Wheel Speed vs. Torque

By AR on Feb 01, 2013

Rock crawlers such as the Axial XR10 are “geared low” to provide the torque and power needed to climb over difficult obstacles. That’s pretty simple. For rock crawling, it may seem that the lower, the better. The more time you spend around rock crawling circles the more you may start to think differently as people talk about wheel speed and how rapidly spinning tires are sometimes the only way to conquer some obstacles. So which do you want, super slow torque or rock hopping wheel speed? How about if you have an Axial Racing Wraith which is known as a rock racer? Is the Wraith supposed to be slow of fast? How about a scale machine like the SCX10?

The quickest way to adjust the gearing on your Axial Racing vehicle and achieve readily noticeable results, is to change the pinion gear. If you were to change the stock 20-tooth pinion on your Honcho SCX10 RTR to a 25-tooth pinion, you would immediately notice the truck is faster. You will also notice less runtime and warmer electronics. And, you would additionally observe less climbing power. The opposite would happen if you changed to a smaller pinion. The spur gear, the counterpart to the pinion, works exactly the opposite of the pinion, so a larger spur gear than stock slows a vehicle down and a smaller spur gear speeds a vehicle up. It is important to note that a change in the same number teeth in the spur gear as compared to the pinion will yield a far less noticeable performance change. To see all of your gearing options, check out the Gear Ratio chart in the back of your Axial instruction manual.

Axial’s ready-to-run SCX10 trucks, the Honcho and 2012 Jeep Wrangler Unlimited Rubicon, include 27-turn motors and the Wraith and AX10 Ridgecrest include 20-turn motors. Axial offers a 55-turn optional motor. A lower the turn rating equates to more speed but less torque. In contrast, the higher the turn, the more torque and less speed. Choose the motor that best fits the terrain and type of use you will most often encounter. For example, if you plan to enter your SCX10 scale competitions, swapping out the 27-turn for the 55-turn motor will provide low speed power and fine low speed control. If you want to have some high speed fun with your Wraith and don’t plan on technical rock crawling, a big change like swapping in Axial’s Vanguard 2900Kv brushless system may be in order.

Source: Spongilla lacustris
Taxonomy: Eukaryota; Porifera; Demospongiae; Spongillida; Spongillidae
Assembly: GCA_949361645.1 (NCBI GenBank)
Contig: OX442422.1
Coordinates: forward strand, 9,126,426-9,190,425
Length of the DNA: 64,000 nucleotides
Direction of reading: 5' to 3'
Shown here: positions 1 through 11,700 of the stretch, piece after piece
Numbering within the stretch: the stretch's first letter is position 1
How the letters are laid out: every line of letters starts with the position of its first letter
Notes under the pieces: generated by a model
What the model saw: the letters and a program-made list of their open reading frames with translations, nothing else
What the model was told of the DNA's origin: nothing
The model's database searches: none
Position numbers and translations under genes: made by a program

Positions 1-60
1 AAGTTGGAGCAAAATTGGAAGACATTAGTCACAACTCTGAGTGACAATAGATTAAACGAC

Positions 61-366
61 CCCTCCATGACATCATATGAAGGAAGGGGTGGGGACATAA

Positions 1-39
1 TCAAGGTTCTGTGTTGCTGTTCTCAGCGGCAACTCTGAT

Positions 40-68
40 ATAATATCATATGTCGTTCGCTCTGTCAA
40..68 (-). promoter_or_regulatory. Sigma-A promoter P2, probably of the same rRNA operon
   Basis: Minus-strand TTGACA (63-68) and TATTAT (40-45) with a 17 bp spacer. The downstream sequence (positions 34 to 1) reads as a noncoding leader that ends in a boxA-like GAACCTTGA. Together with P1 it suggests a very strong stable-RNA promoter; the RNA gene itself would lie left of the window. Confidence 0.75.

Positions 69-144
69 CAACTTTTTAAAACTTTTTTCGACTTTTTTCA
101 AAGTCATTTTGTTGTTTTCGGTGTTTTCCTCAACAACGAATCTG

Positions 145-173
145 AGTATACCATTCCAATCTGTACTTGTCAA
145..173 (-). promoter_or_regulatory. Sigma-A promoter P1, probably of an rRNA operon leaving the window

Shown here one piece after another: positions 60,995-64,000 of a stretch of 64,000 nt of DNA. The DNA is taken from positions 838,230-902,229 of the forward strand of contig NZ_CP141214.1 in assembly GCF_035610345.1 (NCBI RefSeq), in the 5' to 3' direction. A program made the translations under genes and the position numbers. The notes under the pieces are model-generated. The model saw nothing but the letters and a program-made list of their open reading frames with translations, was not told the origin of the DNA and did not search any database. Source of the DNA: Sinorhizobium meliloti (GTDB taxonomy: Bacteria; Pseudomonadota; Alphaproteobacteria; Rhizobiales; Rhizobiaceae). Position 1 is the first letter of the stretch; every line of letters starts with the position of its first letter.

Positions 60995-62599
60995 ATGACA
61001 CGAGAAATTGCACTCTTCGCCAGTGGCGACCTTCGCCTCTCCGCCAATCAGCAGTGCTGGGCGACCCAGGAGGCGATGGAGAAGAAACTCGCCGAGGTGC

When choosing gears and motors you essentially have a compromise on your hands. If you gear for speed with a large pinion, you give up low-end power. If you select a high-turn motor for torque such as a 55-turn, you won’t see a lot of speed. As they say, you can’t have your cake and eat it too. Or can you? The key to getting speed and power is voltage. If your speed control is rated to handle more than 7.4 volts, switching to a 3S LiPo pack (11.1 volts) will allow you to use a high turn brushed motor or low Kv brushless motor (both normally slower but higher in torque) and still have great wheel speed without needing a big pinion gear. The Axial AE-3 Vanguard can handle 3S LiPo and is also compatible with brushless and brushed motors. Always check your electronics specifications before making changes.

Because a higher voltage setup means smaller pinions can be used along with high turn or low Kv motors, the end result will actually be a system that isn’t working as hard as systems relying on large pinions and/or low turn or high Kv motors for wheel speed. This means the higher voltage setup can last mean longer lasting components.


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